A present from a friend, I've been reading this while feeling a little under the weather. AFAICT, it's a self-published book by the game's author. I had not realised that the writer was both so young at the time of writing the game, and how much an Apple II thing it was. I always associated it with the PC, and it's all the more astonishing to think of it running on a 6502.
It's fascinating to read that Prince of Persia was basically a one-man-show. Rotoscoping the animation, doing most of the graphics, the coding, the game mechanics and level design, all one person. It's also really interesting to see how at times this became a part-time project, as Jordan was also getting deeply interested in becoming a film-maker, and spent a bunch of time jet-setting around (while being concerned he wasn't living it up enough! :).
These are clearly the journals of the author at the time, and the exhilaration of youth shines through. There are occasional insights into the past future - what will happen with FMV and CDROM? On the other hand, the journals are pretty verbatim and lack context. Mechner points out the journals represent his views at the time, and that they've changed since... but a bit of commentary from "grown-up Mechner" would have been nice. Many names are mentioned, but a lot of the time it's not clear who they are, so the journals feel... very personal, but not very useful.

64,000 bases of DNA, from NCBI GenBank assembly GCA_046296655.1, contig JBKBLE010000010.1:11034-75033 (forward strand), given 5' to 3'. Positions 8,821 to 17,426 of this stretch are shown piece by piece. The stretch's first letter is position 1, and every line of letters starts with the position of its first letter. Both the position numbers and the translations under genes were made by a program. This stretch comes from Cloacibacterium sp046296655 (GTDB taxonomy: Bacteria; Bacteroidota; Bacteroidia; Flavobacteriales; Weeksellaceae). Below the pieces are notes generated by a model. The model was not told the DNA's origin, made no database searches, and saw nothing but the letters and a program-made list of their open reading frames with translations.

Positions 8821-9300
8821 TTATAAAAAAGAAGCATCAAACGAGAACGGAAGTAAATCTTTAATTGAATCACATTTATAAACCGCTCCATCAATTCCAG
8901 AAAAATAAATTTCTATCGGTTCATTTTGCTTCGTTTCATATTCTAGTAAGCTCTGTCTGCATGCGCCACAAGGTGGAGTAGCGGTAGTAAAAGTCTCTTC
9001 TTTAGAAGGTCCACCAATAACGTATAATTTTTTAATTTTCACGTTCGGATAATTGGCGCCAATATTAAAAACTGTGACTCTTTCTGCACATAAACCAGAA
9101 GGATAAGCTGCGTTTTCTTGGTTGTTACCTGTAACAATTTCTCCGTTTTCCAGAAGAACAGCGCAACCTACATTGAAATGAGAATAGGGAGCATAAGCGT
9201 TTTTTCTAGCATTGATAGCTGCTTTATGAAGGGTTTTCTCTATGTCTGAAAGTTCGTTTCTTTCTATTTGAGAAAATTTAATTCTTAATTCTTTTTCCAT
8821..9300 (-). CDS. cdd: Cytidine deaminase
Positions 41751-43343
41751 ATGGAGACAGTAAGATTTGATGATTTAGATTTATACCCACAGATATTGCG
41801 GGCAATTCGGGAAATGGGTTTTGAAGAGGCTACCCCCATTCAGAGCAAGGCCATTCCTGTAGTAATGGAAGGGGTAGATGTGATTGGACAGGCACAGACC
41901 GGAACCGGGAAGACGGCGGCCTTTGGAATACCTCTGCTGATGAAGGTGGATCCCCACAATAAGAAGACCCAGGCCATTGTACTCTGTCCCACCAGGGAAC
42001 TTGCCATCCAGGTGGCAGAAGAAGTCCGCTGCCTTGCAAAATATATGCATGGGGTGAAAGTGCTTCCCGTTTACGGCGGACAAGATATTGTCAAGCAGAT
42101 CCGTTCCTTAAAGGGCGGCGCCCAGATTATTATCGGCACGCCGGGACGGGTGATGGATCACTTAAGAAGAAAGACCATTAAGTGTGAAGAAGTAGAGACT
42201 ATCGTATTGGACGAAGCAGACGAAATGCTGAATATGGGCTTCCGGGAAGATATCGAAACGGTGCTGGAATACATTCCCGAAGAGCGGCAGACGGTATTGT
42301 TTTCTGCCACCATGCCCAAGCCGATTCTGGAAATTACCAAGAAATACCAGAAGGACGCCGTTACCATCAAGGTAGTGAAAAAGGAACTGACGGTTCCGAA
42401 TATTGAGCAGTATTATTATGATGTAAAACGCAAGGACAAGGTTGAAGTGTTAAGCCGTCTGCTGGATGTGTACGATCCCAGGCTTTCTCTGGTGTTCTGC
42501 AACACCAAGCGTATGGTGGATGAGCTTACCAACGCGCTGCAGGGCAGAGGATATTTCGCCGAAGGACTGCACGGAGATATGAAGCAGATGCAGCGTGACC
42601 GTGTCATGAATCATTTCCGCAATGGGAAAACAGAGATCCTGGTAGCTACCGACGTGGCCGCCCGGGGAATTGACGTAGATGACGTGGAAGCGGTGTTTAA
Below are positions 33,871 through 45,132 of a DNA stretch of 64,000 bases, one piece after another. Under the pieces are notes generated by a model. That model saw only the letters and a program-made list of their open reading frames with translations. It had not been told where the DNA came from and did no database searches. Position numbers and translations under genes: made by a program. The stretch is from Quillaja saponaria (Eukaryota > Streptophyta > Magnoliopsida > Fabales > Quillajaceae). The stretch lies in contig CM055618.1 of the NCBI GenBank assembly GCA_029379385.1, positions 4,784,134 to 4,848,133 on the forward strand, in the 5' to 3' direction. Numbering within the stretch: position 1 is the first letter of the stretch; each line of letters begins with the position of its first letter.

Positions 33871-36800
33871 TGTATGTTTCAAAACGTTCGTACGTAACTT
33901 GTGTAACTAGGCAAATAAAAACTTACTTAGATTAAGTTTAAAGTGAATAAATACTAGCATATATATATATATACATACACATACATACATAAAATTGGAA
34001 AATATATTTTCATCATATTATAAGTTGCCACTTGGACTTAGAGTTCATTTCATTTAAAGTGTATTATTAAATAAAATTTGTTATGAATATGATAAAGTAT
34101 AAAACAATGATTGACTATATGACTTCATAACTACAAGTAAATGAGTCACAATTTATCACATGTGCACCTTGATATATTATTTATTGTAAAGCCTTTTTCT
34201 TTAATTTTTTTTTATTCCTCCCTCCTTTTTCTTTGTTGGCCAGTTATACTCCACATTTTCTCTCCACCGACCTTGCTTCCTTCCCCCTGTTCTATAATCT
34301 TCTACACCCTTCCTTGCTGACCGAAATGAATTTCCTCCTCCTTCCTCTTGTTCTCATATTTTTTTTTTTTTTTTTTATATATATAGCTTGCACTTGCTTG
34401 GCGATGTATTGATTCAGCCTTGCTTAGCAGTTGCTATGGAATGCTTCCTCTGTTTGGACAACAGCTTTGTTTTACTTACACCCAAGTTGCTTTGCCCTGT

Some of the incidental aspects feel weird but interesting. Throughout the course of the book, three people come down with cancer, like a surprise death sentence. I guess it fits with a person fresh out of university interacting with a working-age population and starting to see the surprises of life, but... it also feels like the '80s were a bit of a dangerous time.
Overall, by just delivering the journals of the time, and nothing else, the book feels like a bit of a lost opportunity. It's also not really a book about Prince of Persia, it's about a young, smart guy with a computer in the '80s being innovative and successful and exploring the possibilties. Not the book it could have been, but entertaining nonetheless.